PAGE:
Focusing on individual, community, institutional and professional change will assist in ensuring that an evaluation process does not make the mistake Sheills and Hawe (1996) caution against. Changes in the conditions that create health and an increased capacity are probably the most likely outcomes from community development projects. Health status outcomes are unlikely to be able to be directly attributed to any particular community development activity because there will almost certainly be other factors which contribute to individual and community health status. Different players in an evaluation may well expect different outcomes. One of the tasks of an evaluator is to determine what each group with an interest in the evaluation expects the outcomes of a particular exercise might be and (importantly) to monitor how these might change over the life of the initiative. Table 4.1 may be a useful tool in doing this. It is completed for a community action group established with support from a community development worker in a community health centre working to minimise environmental pollution from local industries in a working-class residential area. The group was active in an Australian state and one result of their activity was the establishment of a regional intersectoral committee to deal with environmental issues which involved community, industry and government. Table 4.1 demonstrates that different players will have very different expectations from the same initiative. The Minister of Health, for example, is initially only interested in whether she can see a demonstrated impact on health status in the catchment area of the community health centre. By contrast the community members start off with the ambitious desire to stop all pollution. Two of the key players, the local industries and the Department of Economic Development, were not even involved at the outset but became so as the project progressed and their desired outcomes would then have to be incorporated as part of the evaluation, even though they were not involved initially. In this case it is clear that the outcome desired by the Department of Economic Development—not to have environmental concerns obstruct development projects in the region —was at odds with the aims of the residents and community development worker. Some of the original desired outcomes were not present at a later stage. Thus the manager of the community health centre who had originally hoped to be able to detect a reduction in asthma admissions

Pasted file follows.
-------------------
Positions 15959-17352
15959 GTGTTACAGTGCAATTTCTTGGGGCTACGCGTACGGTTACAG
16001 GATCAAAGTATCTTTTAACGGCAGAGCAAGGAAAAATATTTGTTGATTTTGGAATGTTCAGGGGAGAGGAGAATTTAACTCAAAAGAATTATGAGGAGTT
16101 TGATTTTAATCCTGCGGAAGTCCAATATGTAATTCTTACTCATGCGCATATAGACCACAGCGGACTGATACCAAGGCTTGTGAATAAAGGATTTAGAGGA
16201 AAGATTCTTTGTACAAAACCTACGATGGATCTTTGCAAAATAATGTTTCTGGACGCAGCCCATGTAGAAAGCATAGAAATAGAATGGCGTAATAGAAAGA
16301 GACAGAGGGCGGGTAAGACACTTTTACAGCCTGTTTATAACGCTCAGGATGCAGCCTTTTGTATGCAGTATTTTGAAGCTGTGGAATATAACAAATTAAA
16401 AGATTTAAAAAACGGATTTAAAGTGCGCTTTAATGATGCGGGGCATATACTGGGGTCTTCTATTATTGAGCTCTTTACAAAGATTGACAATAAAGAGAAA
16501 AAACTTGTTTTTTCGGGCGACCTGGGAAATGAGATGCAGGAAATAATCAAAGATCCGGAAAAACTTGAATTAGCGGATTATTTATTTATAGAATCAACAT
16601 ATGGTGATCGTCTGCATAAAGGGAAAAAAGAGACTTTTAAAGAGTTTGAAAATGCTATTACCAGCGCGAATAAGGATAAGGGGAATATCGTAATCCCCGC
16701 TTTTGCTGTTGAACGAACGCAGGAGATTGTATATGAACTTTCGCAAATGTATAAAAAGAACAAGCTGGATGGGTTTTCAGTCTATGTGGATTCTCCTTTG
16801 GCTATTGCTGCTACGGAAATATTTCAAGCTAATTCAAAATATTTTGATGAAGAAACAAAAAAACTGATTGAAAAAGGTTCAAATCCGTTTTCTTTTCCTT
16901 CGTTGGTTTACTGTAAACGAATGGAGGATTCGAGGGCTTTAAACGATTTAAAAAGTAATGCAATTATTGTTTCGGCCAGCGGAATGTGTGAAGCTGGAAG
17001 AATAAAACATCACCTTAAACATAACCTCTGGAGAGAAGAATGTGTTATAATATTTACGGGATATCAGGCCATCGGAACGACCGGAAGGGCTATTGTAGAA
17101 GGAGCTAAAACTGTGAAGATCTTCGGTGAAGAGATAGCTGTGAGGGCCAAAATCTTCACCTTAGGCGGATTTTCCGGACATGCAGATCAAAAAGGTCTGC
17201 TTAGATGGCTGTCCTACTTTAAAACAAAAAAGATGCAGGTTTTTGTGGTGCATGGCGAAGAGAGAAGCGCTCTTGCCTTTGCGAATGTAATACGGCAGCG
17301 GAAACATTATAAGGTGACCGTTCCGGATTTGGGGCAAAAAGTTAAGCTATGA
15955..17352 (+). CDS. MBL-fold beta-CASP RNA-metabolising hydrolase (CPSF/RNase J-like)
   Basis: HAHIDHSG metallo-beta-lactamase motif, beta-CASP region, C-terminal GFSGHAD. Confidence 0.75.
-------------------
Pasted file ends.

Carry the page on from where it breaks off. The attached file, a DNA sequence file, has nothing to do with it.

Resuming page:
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Table 4.1 Example of a table to monitor changing expectations of key players in a communitybased health promotion initiative Key players

Initial expected outcomes

Revised expected outcomes

Community members

Stop the pollution

Gain skills in lobbying politicians and local industry leaders Reduce pollution Prevent new polluting industries setting up in the community Give a community voice to the local intersectoral environmental group

Community development worker

Ensure community involvement in the project Raise local awareness about the health effects of industrial pollution Have some effect on the practices of local industry

The group can operate effectively with less support from the centre than needed initially The people involved gain skills and knowledge that they can use more generally in their lives Local industry comes to see benefits of maintaining dialogue with community group

Manager of The community health centre community establishes a reputation as a health centre place of best practice for community development in health Less asthma admissions at local hospital

Community health centre seen as central player in local intersectoral environmental forum involving community, industry, health and local government Community health centre seen as responsive to the needs of the local community

Health department funding the community health centre

Model example of implementation of primary health care policy

The initiative is in line with service agreement It is value for money The import of the initiative on health outcomes in the area

State Minister The impact of the initiative on for Health health outcomes in the area

Effective means of dealing with conflict over environmental issues in the region Potential to provide voter support

State Ministry No involvement or of Economic expectations Development

Concerned the achievements of group do not interfere with economic development in the region

Local industry No involvement or expectations

Able to communicate with the community group to prevent adverse publicity Means of industries appearing responsive to the concerns of community

Note: initial expected outcomes in italics are those that were dropped as the scheme progressed.